Ahead of FIFA president’s re-election today, expert questions whether Europe is out of touch with the world game?
In just a few hours’ time, media will confirm the re-election of Gianni Infantino, 52, as the president of FIFA at its congress in Kigali, Rwanda.
The Swiss football executive was booed countless times during the 2022 World Cup: in stadia when his face appeared on screens and widely across the world, particularly when he endorsed the human rights record of hosts Qatar.
You’d presume the man is universally unpopular – the DBU in Denmark is one of several football associations to openly oppose him – but no other candidates have stepped forward to take part in this morning’s vote.
They know history is not on their side: a sitting incumbent of the FIFA presidency has not been defeated since 1974!
Since 1974: rarely above board, but the numbers never lie
Back then, Brazilian Sports Confederation president João Havelange upset the applecart to replace Stanley Rous, the long-term British president of FIFA.
Rous was very much a traditionalist. Under his tenure, the World Cup did not grow in size, remaining at 16 teams, and the inclusion of teams from most continents – Africa, Asia and North America – remained limited (in 1962, only one; in 1974, just two!)
Havelange beat him because he promised to make football a truly global sport. In the build-up to the vote, he visited 89 countries on his campaign trail – often accompanied by Pele.
Candidates to become FIFA president ignore the ‘one nation, one vote’ system at their peril, and Havelange’s eventual successor Sepp Blatter knew it only too well, introducing the FIFA Goal Project in 1999, which allocated millions to football’s lesser nations – funding that all too often found its way into the pockets of corrupt officials.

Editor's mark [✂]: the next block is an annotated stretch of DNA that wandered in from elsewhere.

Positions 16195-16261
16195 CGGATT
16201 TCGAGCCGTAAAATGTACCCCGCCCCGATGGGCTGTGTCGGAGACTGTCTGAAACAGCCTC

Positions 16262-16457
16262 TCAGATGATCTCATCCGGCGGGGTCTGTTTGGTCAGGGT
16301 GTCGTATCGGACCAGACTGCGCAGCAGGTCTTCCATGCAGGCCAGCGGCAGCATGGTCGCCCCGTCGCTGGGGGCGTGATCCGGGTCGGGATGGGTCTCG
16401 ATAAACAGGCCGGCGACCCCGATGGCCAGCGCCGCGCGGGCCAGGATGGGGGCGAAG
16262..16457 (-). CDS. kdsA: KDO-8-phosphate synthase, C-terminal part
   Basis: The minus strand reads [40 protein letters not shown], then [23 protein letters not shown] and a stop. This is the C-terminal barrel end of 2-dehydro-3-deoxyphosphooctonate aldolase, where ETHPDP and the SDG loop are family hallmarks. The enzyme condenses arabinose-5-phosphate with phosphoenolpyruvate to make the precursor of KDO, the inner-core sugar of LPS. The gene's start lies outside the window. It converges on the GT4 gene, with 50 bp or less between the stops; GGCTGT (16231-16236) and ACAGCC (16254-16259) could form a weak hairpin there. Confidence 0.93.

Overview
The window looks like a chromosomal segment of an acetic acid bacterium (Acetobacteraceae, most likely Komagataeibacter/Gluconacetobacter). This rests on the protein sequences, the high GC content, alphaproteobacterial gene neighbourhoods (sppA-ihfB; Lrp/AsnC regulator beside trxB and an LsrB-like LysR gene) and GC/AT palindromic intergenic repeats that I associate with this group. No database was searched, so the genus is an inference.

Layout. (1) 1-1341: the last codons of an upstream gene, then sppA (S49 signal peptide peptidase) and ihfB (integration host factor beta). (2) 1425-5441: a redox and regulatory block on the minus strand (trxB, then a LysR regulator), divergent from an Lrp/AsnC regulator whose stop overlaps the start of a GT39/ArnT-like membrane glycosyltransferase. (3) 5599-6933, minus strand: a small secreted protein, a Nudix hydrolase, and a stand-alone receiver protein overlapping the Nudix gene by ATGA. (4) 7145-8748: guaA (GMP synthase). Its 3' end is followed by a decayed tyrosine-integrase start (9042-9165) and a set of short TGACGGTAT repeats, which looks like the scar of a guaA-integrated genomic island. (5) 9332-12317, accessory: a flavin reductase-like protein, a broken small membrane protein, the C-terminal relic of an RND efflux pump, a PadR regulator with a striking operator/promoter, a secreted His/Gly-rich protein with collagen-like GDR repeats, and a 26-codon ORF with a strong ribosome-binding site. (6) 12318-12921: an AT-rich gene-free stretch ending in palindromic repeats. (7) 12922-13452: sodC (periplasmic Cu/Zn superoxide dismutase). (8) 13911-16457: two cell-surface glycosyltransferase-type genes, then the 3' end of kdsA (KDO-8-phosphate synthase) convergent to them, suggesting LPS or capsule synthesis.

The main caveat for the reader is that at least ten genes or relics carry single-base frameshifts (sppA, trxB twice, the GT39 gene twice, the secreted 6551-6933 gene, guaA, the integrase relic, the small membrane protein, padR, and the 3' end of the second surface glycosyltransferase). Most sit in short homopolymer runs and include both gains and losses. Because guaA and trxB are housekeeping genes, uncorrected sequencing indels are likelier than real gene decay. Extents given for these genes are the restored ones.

Greedy or merely making the playing field more level?
Infantino has adopted more of a Havelange approach than Blatter – it says a lot about the organisation that it has only had three leaders in 49 years! – opting to increase the size of the tournament to appeal to football’s lesser nations.
In the entire history of the tournament, only 80 countries have enjoyed a taste of participating. Havelange raise the number of teams from 16 to 32 during his presidency, and now Infantino has increased it to 48.
This means the final four teams will end up playing eight times, and that the total number of games will rise from 64 to 104. Player unions, leagues and clubs – the employers of the players who pay the bulk of their wages – have widely condemned the news. And it’s not exactly good news for people who don’t like football, either!
But you try telling the people, or footballing bodies, of the likes of Zambia, Uzbekistan, Finland and Guatemala. Eternally on the fringes of qualifying, suddenly they have a much better chance of qualifying for the 2026 World Cup.
European stance fails to see the bigger picture
To be fair, Finland, along with Norway and Sweden, holds the same position as Denmark! And yesterday they were joined by Germany, so the opposition is increasing – slowly.
But it is just a European rebellion, according to expert Henrik Liniger, and Infantino won’t worry too much, he told DR, as the support of minor nations are “just as valuable as major European nations such as Germany, France and England”.
Too often the European media takes a stance that forgets football is a global game: for example labelling plans to hold the World Cup every two years as absurd, or likewise holding the tournament during the European winter – like the one in Qatar.
The former is “an initiative that many countries outside Europe think is a good idea, because their continental championship may not be as strong as an EC”, Liniger pointed out.
“I am quite sure that the Argentines think it was very nice to be able to celebrate winning the World Cup in the Argentine summer.”